Zippy one-liners, broken promises: Doctor Who on the Orient Express

Series finally hits stride, but Clara's U-turn is baffling

Mummy on the Orient Express

TV Review THIS IS A POST-UK-BROADCAST REVIEW – THERE WILL BE SPOILERS!

Brid-Aine says:

Finally, someone has remembered that Doctor Who is supposed to be fun and that someone is James Mathieson, guest writer of Mummy on the Orient Express. It has to be said that neither that title nor the trailer last week filled me with great hopes for this week’s episode, but Mathieson, also known for writing for Being Human and Dirk Gently, delivered the goods.

Mummy on the Orient Express

Despite the fact that it was supposed to be the Doctor and Clara’s tear-tinged goodbye, the banter finally picked up some pace, right from the moment the Tardis landed in the baggage car of the Orient Express.

"Your train awaits my lady," the Doctor announces grandly.

"Wonderful," Clara replies gamely.

"It's the baggage car - but thanks for loving it," the Doctor says sarcastically.

This is the kind of light humour that has been missing from most of the season so far. The Doctor was still as grumpy as ever, but now he’s funny as well, a vast improvement on the moody, humourless git we’ve been stuck with so far.

The whole set-up of the Orient Express in space with a mummy on board seemed totally ridiculous in the trailer and yet somehow, it worked. The episode’s ta-da moment made sense (within the logic of Who of course) and that the mummy was actually a long-dead soldier kept alive by his technological enhancements was just the right touch of pathos for a Who villain without going overboard.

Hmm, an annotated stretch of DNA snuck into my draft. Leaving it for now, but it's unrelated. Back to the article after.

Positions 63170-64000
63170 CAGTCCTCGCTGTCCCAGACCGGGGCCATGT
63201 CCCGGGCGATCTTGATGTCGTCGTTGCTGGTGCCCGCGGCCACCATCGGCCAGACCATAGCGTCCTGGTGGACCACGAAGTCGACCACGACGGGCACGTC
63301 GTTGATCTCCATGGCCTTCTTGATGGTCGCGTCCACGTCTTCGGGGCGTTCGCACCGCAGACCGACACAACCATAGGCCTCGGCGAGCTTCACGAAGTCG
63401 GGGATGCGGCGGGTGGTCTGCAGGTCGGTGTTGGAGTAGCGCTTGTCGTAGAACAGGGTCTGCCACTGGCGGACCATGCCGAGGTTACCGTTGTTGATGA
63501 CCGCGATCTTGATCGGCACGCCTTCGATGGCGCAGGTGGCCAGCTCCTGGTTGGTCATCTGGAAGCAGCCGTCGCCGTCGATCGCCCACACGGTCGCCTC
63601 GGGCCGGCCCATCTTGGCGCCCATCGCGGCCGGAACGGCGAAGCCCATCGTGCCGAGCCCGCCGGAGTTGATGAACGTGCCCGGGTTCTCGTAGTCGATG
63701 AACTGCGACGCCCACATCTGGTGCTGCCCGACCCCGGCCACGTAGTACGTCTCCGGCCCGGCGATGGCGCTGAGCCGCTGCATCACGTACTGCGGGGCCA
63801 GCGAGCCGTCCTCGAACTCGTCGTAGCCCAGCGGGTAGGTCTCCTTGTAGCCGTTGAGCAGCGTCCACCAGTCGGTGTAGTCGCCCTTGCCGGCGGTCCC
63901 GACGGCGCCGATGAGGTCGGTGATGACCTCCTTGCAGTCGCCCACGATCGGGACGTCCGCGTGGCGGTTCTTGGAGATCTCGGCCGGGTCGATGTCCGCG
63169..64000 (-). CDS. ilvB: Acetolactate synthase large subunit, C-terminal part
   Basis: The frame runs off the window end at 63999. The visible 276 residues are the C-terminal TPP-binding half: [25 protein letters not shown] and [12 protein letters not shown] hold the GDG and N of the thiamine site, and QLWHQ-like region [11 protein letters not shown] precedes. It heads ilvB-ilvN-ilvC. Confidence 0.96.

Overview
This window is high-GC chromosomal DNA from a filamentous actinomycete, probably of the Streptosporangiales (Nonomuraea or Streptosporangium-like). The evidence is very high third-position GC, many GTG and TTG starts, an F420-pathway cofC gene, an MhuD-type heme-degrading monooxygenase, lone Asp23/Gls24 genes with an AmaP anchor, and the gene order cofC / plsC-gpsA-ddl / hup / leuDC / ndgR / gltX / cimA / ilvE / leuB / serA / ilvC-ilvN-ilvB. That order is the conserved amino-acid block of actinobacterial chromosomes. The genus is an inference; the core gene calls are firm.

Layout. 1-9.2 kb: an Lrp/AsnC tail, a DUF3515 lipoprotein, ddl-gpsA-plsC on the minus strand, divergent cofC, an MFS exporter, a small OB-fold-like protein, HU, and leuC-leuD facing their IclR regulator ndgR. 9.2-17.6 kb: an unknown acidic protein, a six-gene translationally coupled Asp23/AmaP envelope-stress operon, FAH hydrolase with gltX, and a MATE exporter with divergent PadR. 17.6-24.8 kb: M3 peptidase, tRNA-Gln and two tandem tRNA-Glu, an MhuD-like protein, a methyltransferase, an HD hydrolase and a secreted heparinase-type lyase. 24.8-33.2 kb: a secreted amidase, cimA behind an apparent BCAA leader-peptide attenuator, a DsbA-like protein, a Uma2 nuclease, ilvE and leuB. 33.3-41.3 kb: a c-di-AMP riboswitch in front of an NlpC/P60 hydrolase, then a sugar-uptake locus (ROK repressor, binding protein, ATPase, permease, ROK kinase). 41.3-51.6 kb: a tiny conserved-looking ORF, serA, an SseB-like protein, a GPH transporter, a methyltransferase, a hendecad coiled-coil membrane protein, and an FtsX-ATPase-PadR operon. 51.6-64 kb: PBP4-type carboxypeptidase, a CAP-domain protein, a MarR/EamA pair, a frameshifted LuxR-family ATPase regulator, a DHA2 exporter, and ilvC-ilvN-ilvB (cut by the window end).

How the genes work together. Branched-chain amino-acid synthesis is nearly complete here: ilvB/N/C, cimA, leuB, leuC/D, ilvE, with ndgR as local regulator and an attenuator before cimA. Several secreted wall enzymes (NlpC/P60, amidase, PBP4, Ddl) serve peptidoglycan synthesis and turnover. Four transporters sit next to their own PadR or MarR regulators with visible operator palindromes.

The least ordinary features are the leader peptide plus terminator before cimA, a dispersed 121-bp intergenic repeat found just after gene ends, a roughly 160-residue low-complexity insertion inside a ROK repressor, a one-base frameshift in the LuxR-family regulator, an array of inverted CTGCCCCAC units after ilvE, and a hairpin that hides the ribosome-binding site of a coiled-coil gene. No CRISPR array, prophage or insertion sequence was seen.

For the first time this season, we also got really great secondary characters, particularly the mysteriously brilliant Mr Perkins, played by Frank Skinner, and the mysteriously evil computer Gus, who set the whole thing up.

Although we’ve had the ongoing question of the Promised Land running through the series (and that does look interesting), with Gus we get a much meatier mystery because he and the Doctor have actually interacted and Gus pretty much outwitted him. There’s nothing like a villain that has some chance of success to spice Who up. (Of course, Gus and the Promised Land could end up being connected, but that would be mere conjecture at this point.)

Mr Perkins (Frank Skinner) in the Mummy on the Orient Express

The talented Mr Perkins. Credit: Doctor Who/BBC

The whole countdown to death thing and the fact that only the intended victim could see the mummy did have echoes of Blink, arguably the best episode of modern Who ever, but wasn't too derivative to spoil the fun. And little details, like that dragging foot, made it genuinely creepy, even if it didn’t quite hit the nail-biting terror of other Who monsters.

Clara’s about-turn at the end of the episode was the only thing that didn’t ring true. The girl has practically no personality and now she’s reversed on the only character trait she did definitely have – being a Goodie Two-shoes, as my fellow hack Jennifer might put it.

The long-term plan is clearly to have some sort of a showdown between Danny, the Doctor and Clara and this is going to get shoehorned in no matter how little sense it makes, so Clara has to suddenly decide to lie to Danny about her continued adventures with the Doctor.

It might not seem so odd if Danny had been dead set against her travelling around with the Doctor, but although he hasn't been happy about it, he hasn't been trying very hard to get her to stop either. It's a shame that this dud note was struck at the end of such a great episode, but if Clara and Capaldi's Doctor are finally hitting their stride, I'm actually sort of glad to see them stick together for now.

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